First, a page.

obviously vibrate has no negative association. Your command with stim them immediate positive such as praise, play, treat etc when dog makes that choice to ignore the trash. Depending on how intense the desire for the unwanted behavior is you have to make your authority that much more powerful. Unwanted behavior is unwanted behavior. Simply make it clear what it is you want from the dog.
No grey area.
I've seen and own dogs who were so determined to achieve the unwanted behaviour that anything that would counteract it would be abuse, seriously. They learned to wait until we were out of the room to steal and in case of a Beagle there is no amount of punishment and pain that can convince him to stop sniffing the ground on a walk, a smelly sausage however can...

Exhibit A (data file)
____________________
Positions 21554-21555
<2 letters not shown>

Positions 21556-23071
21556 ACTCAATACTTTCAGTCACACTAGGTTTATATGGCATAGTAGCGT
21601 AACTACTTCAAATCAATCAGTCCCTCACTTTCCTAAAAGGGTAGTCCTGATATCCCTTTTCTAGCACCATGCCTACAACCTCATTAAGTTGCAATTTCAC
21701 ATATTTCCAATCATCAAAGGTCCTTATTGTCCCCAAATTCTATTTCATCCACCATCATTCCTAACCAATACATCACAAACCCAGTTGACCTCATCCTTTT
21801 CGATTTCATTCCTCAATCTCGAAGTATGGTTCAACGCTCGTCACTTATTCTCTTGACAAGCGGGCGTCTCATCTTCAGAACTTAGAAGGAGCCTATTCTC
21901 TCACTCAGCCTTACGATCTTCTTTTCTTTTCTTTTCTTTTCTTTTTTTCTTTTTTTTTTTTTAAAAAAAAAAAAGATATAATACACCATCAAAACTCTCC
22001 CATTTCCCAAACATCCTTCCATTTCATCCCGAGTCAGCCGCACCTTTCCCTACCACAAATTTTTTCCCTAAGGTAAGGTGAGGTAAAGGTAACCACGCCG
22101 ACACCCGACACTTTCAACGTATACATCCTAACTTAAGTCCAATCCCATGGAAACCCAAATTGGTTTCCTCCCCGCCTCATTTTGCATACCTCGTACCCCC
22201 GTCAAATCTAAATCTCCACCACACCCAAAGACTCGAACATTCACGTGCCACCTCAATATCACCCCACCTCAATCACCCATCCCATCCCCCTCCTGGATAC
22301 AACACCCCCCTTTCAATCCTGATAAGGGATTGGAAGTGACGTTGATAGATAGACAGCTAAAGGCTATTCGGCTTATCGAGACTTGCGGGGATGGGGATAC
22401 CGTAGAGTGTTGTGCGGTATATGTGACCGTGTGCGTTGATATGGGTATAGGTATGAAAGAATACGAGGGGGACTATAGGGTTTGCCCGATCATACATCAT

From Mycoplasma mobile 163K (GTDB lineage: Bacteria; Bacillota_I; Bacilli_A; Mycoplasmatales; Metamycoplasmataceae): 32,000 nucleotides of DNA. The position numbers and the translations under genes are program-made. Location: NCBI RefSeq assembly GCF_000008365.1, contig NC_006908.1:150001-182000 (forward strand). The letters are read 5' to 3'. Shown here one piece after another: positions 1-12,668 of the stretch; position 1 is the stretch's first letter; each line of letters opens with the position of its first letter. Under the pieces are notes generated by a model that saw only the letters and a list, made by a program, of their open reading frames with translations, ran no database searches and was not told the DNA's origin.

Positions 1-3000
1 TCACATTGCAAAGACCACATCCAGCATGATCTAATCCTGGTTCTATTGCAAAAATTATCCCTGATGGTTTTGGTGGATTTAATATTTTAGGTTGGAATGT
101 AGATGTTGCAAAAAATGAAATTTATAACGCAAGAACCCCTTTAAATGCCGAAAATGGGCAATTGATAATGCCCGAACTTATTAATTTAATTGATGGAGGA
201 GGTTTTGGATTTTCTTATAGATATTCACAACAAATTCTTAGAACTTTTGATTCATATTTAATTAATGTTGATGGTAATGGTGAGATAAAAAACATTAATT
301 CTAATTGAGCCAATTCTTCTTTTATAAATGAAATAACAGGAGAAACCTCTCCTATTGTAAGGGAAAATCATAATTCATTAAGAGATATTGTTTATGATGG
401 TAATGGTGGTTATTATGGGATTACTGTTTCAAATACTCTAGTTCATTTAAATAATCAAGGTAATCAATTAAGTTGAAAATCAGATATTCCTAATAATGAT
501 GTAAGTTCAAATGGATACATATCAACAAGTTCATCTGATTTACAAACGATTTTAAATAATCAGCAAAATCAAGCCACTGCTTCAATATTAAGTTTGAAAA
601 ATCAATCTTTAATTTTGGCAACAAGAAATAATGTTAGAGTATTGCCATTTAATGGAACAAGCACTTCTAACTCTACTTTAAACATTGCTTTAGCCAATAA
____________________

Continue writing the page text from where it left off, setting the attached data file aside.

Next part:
Dogs also dont generalise, if you 'assert your power' by 'training' them to not sniff the trash they won't associate that to not pull on the lead.

Don't get me wrong I do believe in stopping unwanted behaviour just not by asserting power.